Kattathe Kilikkoodu (1983)

  • "Shakespeare" Krishna Pillai, the professor who falls for a girl half his age.
  • Asha's earthly years and maturity are sadly, mutually exclusive.
  • Unnikrishnan gets by with a little bit of chauvinism and huge dollops of love.
  • The Keeper and fierce Protector of the Nest.

Kattathe Kilikkoodu (1983)

A Birdnest in the Wind” – (Lit. Translation)

Based on a story by Nedumudi Venu, and scripted by T Damodaran, Kattathe Kilikkoodu by Bharathan was one amongst his three releases that went on to become huge box-office successes while garnering critical acclaim, even on an international level. Kattathe Kilikkoodu was also Mohanlal’s first film with Bharathan, and Revathy’s debut in Malayalam cinema. The film won the Kerala State Film Award for Best Actor, Best Female Playback Singer, the Best Art Director, Kerala Film Critics’ Award for Best Film and the Kerala Film Critics’ Award for Best Actor for the year. Bharat Gopy was also awarded the Special Jury Award at the Asia Pacific International Film Festival, Tokyo for Kattathe Kilikkoodu in 1985.
Bharat Gopy
Revathy ( Debut in Malayalam Films )
KPAC Lalitha
Jagathy Sreekumar
Baby Ponnambili, Baby Anju, Master Prashobh, Baby Preetha.
Director Bharathan
Producer PV Gangadharan
Banner Grihalakshmi Productions
Screenplay T Damodaran
Dialogue T Damodaran
Lyrics Kavalam Narayana Panicker
Music Johnson
Singers KJ Yesudas, S Janaki, Sujatha Mohan, KP Brahmanandan, Sherin Peters, PV Sherin
Cinematography Vasanth Kumar
Editing NP Suresh
Sound Recording N Pandurangan,Manikkam,Menon
Art Direction Bharathan
Costumes Mani
Makeup Mani
Design Bharathan, Roy P Thomas, Ashok Kumar
Distribution Kalpaka Release

“Shakespeare” Krishna Pillai’s blissful domestic existence is the perfect example of a loving family bonded in trust and laughter. Asha, an undergraduate in the Professor’s college moves in with her aunt, a spinster, who is also their immediate neighbor. Asha is dating Unnikrishnan, a good friend of the Pillais’ and the college athletic coach. A lovers’ tiff ends up with Asha, immature and insanely possessive about Unni deciding to pull a prank on him just to spite him – she pretends that she has feelings for the Professor.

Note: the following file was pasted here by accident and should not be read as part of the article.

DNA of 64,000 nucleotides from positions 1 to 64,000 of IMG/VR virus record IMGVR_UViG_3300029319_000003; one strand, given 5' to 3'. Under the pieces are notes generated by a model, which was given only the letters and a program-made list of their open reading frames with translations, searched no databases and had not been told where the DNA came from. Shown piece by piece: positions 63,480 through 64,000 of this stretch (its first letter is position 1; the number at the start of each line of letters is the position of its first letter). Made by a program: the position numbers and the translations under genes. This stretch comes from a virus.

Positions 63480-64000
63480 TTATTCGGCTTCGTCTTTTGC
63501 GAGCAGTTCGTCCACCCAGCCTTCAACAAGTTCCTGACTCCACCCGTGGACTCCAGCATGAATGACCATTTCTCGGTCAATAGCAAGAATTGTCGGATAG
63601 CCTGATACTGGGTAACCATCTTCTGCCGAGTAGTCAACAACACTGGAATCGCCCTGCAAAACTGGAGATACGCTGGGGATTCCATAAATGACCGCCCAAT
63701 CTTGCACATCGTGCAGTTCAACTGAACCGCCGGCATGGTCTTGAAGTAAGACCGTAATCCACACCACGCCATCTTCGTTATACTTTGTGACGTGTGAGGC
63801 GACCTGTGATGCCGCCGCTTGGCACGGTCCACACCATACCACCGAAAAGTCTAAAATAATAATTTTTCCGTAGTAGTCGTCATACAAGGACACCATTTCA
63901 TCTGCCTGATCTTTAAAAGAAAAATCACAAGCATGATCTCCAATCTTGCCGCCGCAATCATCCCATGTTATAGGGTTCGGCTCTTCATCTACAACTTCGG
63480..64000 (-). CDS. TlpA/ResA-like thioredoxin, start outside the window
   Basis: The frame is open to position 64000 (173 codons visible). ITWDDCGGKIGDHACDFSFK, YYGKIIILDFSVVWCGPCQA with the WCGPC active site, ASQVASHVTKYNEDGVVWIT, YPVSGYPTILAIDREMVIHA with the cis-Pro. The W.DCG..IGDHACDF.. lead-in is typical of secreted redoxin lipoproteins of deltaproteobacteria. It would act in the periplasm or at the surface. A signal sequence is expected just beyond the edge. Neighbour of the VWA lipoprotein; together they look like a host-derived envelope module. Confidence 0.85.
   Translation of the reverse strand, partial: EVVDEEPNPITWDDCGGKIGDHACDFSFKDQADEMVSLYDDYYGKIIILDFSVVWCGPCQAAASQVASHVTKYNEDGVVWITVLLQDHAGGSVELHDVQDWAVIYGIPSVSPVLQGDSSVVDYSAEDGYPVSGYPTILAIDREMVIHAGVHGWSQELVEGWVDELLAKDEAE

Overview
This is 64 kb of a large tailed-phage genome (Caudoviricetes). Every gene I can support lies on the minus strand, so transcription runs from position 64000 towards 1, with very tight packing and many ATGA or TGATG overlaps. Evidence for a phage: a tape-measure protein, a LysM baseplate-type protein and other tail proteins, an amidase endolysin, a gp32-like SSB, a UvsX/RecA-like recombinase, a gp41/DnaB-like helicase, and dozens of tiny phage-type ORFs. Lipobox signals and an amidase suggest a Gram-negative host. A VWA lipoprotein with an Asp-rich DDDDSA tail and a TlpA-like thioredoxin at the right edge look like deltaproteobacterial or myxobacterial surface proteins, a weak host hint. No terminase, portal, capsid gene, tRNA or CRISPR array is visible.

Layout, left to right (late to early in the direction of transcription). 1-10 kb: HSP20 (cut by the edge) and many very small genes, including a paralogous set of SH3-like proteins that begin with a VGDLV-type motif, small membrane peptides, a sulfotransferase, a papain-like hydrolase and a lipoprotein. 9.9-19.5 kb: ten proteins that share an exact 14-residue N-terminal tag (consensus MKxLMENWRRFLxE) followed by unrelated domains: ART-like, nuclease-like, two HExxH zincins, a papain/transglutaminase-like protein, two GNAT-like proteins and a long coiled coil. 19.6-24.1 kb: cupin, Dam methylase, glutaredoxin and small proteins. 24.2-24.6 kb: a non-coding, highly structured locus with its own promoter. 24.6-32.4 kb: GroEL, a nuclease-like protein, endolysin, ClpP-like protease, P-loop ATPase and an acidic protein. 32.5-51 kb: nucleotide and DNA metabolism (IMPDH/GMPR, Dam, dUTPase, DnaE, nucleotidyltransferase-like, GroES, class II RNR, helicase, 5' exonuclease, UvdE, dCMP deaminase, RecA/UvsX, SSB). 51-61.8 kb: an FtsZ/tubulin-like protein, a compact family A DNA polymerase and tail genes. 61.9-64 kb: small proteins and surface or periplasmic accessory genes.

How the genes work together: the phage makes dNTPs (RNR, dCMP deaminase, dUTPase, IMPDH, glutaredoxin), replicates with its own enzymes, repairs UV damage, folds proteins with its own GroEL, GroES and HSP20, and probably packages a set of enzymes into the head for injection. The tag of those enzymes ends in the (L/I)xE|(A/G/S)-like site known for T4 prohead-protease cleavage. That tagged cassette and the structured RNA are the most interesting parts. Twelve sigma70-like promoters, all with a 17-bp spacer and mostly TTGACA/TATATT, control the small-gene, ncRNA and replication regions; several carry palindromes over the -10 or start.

Taken aback at first, the Professor mistakes it for genuine love and plunges into it head long, unmindful of the consequences. It takes a bit of arm-twisting and plain old confrontation for Asha to reveal that she had been play-acting all along. For the already guilt-ridden Professor, this is shattering news.

A Movie Clipping from Kattathe Kilikkoodu (1983)

Gopike nin viral

Singer : S Janaki   |   Lyrics : Kavalam Narayana Panicker   |   Music : Johnson

Koovaram kilikkoodu

Singer : Sujatha MohanKP BrahmanandanSherin PetersPV Sherin   |   Lyrics : Kavalam Narayana Panicker   |   Music : Johnson

Nira nirakkoottil

Singer : KJ YesudasSujatha Mohan   |   Lyrics : Kavalam    |   Music : Johnson

Prasanth's Film Review at GoodTamilFilms.com

At first glance, one might say that variations of this plot have been told on soap operas and daytime serials for a long, long time. However, it’s the mark of good filmmaking that Kattathe Kilikoodu is told with the sort of grace that you would never find in those versions, elevating it to a higher realm of quality. I will be quite upfront and say that I did not like everything about the movie, and I will discuss the negative points later.

Read More.

Special Jury Award at the Asia Pacific International Film Festival, Tokyo for Kattathe Kilikkoodu in 1985.

Kerala State Film Awards 1983.

Kerala State Film Award for Best Actor – Bharat Gopy
Kerala State Film Award for Best Female Playback Singer – S. Janaki
Kerala State Film Award for Best Art Director – Bharathan
Kerala Film Critics’ Award for Best Film
Film Fans Association Award for Best Film
Rotary Award for Best Film

Bharat Gopy as “Shakespeare” Krishna Pillai : An Overview

“Shakespeare” Krishna Pillai – the conceptualization of the onscreen character itself had a quaintness about it. He is the liberal, dedicated family man, brilliant academician, and the affectionate yet serious professor – all rolled into one. If there is a domestic heaven, he could very well be living in the center of it. And it is into this blissful existence that Asha enters. His student’s obvious overtures at first flummox him, yet slowly, as with any human being, they becomes a delicious proposition to revel in.

Oblivious of the ramifications in his social, professional and personal life, and the consequences his actions have on his loved ones, the Professor plunges headlong into this new-found cocoon of love that he thinks has a purpose and existence of its own. And when he realises that he has been taken for a ride all along, the tremors of the crumbling edifices inside his heart could very well be felt as our own.


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